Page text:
Being I am a singer/songwriter/musician, I record my own songs as well as doing mixing and editing and putting the material on CD and in MP3 format (since some people still prefer CDs and some prefer MP3 and I like people to have my music in whichever format they prefer).

I am also good with filming and editing videos, have put old videotapes into my PC to put the old footage on DVD, but I nowadays use my Tablet to film and take pictures, and if anything needs to be edited, I edit before I finalize and put it on DVD.

I've also gotten to do some traveling too, including international traveling as I live in USA and i've been to Canada 4 times and once I went to Europe (2 weeks in Germany with short trip into Austria and Czech Republic which got renamed Czechia for English name for the country).

There are some Autistic people who have chosen to be Atheist or Agnostic but me I am a Christian or rather I should say Judeo-Christian, as Jesus our Lord and Savior was Jewish himself as were his earliest disciples (even Jewish individuals I have spoken to have said themselves they are aware that Jesus was Jewish), and my DNA test even confirms 2% Jewish in my ancestry, and things celebrated by Judaism such as Purim and Hanukkah have influenced my thoughts and feelings on things, such as the story of Esther and the fact Haaman decreed death for all the Jews using the King's seal when the King had no idea his wife was Jewish and no idea Haaman whom the King respected and trusted, plotted to destroy Queen Esther's own people, but after 2 banquets and Esther revealing what Haaman plotted, the King was furious, called his guards and told the guards that Haaman had insulted the Queen and plotted to destroy her people and ordered him executed on the gallows that Haaman had prepared for Esther's cousin Mordecai who refused to bow to Haaman and had once saved the King from assassination.

The King then gave Haaman's job to Mordecai, but no one not even the King could remove the edict for the Jews to be annihilated, but Mordecai and Esther found a loophole, it was that they could create an edict with the King's seal that made it lawful for the Jewish people to fight for their lives on the day that they were to be killed (giving them the legal right to defend themselves against anyone who would dare attempt to kill them).

That is amazing to me, because although I am mostly of Celtic and Nordic/Teutonic blood, the fact I have 2% Jewish ancestry means that if the Jewish people had not been spared from annihilation, I would not even be alive today, and God only knows how many others on the spectrum might not be alive today either, even though others on the spectrum would probably still be here, I would not be here for sure

What is the most difficult about being Autistic, for you?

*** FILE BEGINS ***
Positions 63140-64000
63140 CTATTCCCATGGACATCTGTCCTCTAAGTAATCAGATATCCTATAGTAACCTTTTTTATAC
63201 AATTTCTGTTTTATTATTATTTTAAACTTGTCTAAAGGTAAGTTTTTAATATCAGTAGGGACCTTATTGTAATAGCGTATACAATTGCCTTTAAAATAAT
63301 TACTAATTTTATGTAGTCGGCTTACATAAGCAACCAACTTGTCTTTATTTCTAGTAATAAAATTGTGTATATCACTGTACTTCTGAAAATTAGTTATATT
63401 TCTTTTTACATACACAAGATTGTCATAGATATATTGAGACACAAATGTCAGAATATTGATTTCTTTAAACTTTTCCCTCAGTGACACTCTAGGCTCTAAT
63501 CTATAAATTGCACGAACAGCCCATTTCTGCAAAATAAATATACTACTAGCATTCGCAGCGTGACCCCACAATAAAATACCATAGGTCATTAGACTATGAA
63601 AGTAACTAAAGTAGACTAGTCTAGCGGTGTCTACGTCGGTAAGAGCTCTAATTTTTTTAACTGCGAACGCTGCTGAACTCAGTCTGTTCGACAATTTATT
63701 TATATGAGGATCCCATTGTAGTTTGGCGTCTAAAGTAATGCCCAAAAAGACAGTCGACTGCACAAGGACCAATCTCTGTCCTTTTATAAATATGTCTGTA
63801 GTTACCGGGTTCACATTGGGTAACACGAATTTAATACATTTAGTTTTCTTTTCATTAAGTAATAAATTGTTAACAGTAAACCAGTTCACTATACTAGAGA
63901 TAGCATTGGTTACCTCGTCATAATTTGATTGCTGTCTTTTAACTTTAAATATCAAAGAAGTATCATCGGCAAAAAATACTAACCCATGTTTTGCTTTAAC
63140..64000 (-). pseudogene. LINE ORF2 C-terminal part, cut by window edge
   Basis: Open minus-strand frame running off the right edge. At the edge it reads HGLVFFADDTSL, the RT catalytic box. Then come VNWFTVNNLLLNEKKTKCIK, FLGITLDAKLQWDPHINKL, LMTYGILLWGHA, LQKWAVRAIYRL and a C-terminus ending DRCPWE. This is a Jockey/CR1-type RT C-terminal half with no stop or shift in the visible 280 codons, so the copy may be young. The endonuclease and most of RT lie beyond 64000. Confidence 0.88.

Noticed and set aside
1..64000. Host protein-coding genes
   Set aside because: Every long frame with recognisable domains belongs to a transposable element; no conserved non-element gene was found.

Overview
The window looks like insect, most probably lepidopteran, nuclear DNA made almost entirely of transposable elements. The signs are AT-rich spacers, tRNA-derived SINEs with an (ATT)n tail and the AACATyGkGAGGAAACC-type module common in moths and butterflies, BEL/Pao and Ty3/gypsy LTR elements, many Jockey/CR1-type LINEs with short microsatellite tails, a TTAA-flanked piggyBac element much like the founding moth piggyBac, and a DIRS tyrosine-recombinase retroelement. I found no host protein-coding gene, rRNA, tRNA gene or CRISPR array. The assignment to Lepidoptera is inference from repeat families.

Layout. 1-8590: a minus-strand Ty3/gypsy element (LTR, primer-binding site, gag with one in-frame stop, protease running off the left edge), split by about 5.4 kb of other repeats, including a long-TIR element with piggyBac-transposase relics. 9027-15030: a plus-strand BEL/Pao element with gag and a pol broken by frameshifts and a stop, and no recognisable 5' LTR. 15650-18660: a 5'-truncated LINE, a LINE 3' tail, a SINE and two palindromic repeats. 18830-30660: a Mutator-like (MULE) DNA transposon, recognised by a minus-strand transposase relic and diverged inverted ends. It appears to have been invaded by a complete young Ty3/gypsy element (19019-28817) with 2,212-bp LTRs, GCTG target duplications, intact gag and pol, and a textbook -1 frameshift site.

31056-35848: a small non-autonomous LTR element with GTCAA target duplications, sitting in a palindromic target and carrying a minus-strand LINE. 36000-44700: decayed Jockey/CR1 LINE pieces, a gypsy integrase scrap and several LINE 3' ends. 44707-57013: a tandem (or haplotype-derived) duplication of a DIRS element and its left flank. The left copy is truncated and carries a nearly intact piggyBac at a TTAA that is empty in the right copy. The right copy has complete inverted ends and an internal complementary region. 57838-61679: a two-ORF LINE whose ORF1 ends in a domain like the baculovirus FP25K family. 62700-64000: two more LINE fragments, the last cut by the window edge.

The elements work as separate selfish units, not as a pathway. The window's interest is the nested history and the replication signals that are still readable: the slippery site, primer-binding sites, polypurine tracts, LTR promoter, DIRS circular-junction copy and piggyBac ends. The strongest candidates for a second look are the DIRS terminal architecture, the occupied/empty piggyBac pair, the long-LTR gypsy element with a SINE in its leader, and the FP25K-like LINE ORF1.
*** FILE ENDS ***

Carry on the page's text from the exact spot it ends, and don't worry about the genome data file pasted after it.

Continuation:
That is also a good question, and well I will say that in spite of how many more people are aware of the existence of autism, and how many have what gets classified as "awareness" I find there are people still not so accepting, as I remember some rude lady who figured out I am on the spectrum had suggested I go live in a mental house (needless to say I blocked that rude lady).

Another time someone who bragged she has kids on the spectrum and taught special ed for 4 years said the words of "there is nothing wrong with you." as if being autistic means there is suppose to be something wrong with me, I mean what's supposed to be wrong with me?

She accused me of being misdiagnosed and I was like excuse me I was diagnosed twice and in 2 different states and the psychologist that did my Michigan diagnosis is one of Michigan's best at diagnosing autism (his name is Dr. Andrew Maltz and I know others who also went to see him or took their kids to see him too, in spite of how far of a distance it was for them to travel to see him).

The rude lady then claimed whoever diagnosed me was making money, and I am like where was she in my life when I had battles in the school system and my parents had to conduct battles to make sure I got needed services, so needless to say I blocked this rude lady.

Granted I am not ashamed of being autistic but I do hate it when it is used against me for false accusations and other factors , in fact I remember I had a wrongful termination in October of 2015 at a mall I had worked at for cleaning crew with one factor being that a customer complained that I talked to his daughter, yet no one ever told me what the conversation was supposedly about and I never was arrested for anything, not to mention the job required us to talk to customers, especially if they had questions, even if said customer happened to be a kid.

In fact the year before there was a family that approached me on Black Friday that appeared to be from India, the dad did talk to me a little bit as he did speak a little bit of English but their daughter who was between 8 - 12 years old, happened to have total fluency in English, so when her parents had questions, before the dad did talk to me in the little bit of English he happened to know, the girl who was 8 - 12 years old, was translating for me and her parents between English and whatever the family's native language was, as it was obvious the family relied on this girl as their interpreter, so she asked me in English what her parents asked and translated my response back to her parents in their native language.